Golden Eagle Introduction
(Photo: Cliff Reddick)
Golden Eagles are one of our top predators meaning that they are at the top of the food chain. Top predators have a very important role in keeping in balance the populations of animals lower in the food chain . Without Eagles, some prey species like rabbits could multiply out of control.
Harris is one of the most important places for Golden Eagles in Europe
Golden Eagles need:
• undisturbed cliffs and crags to nest
• large areas of open ground over which to hunt
• a good food supply
Here on Harris our undisturbed rugged moorland provides an ideal habitat for golden eagles. Even our windy weather may help them as this enables them to hang in the air currents without using much energy whilst they search for food. In the winter eagles feed largely on carrion, dead sheep or deer that haven’t survived the winter weather. On mainland Scotland they would have to share these carcasses with other predators such as foxes but on Harris the eagles have these carcasses to themselves as there are no foxes.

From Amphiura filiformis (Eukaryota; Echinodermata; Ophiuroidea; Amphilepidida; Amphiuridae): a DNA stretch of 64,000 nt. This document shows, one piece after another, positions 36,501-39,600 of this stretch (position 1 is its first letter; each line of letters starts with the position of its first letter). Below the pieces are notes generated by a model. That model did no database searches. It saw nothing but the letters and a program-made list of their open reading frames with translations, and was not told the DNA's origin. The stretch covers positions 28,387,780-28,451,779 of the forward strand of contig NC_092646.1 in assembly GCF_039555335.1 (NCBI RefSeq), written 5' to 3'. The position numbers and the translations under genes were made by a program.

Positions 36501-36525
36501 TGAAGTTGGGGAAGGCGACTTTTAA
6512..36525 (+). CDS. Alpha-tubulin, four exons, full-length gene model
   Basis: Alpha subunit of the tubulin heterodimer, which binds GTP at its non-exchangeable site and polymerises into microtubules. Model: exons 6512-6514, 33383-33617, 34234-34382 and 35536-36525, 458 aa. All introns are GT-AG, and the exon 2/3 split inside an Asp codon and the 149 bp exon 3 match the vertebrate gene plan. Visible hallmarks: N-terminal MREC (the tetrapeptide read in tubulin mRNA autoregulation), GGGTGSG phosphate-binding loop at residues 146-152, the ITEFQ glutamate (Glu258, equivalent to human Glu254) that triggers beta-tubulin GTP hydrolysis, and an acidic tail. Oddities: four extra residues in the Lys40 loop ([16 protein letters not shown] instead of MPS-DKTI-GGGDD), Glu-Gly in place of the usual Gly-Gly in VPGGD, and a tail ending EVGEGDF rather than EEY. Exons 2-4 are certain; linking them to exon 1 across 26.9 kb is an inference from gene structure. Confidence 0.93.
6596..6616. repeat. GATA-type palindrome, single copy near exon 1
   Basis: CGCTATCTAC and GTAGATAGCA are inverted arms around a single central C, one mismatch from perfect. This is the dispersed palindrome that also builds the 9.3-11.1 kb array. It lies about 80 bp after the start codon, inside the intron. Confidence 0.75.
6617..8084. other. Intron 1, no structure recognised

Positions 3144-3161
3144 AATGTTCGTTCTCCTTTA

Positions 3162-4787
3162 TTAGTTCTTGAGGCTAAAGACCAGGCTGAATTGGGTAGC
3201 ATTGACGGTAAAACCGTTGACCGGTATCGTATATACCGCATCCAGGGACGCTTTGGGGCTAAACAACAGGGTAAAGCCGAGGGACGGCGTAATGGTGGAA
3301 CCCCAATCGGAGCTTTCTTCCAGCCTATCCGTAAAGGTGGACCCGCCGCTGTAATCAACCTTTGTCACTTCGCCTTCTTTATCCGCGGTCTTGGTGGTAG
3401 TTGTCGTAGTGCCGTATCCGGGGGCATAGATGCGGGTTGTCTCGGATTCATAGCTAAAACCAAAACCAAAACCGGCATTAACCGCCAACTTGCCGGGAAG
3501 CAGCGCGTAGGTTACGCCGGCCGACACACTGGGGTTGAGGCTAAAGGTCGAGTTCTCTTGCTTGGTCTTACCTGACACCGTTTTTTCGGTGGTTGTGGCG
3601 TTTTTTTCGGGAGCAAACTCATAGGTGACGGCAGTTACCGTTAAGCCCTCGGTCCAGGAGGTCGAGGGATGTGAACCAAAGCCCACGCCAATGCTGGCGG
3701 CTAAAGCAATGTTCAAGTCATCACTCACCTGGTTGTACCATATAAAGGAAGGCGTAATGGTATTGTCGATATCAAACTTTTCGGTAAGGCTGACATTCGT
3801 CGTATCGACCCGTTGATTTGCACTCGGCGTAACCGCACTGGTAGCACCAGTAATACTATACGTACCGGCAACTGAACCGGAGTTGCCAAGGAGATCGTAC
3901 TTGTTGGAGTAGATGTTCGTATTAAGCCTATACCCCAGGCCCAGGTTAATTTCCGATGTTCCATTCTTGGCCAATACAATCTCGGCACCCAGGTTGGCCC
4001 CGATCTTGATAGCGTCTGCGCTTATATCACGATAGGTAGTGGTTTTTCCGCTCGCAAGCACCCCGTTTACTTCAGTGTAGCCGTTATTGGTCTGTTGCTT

Golden Eagles are a specially protected species
In the past eagles were seen as vermin (pest) because they occasionally take lambs and grouse and other animals that humans also eat. Because of this eagles were shot on most estates in Scotland. However, the Golden Eagles is now protected by law and it is now illegal to kill eagles or to disturb them at their nest sites. Because they are so sensitive to disturbance a special license is now required to approach eagle nests or take photos of eagles at the nest. Unfortunately, eagles are still killed illegally on many grouse shooting estates in Eastern Scotland and this is why eagles are such a rare sight in many parts of Scotland.
by Robin Reid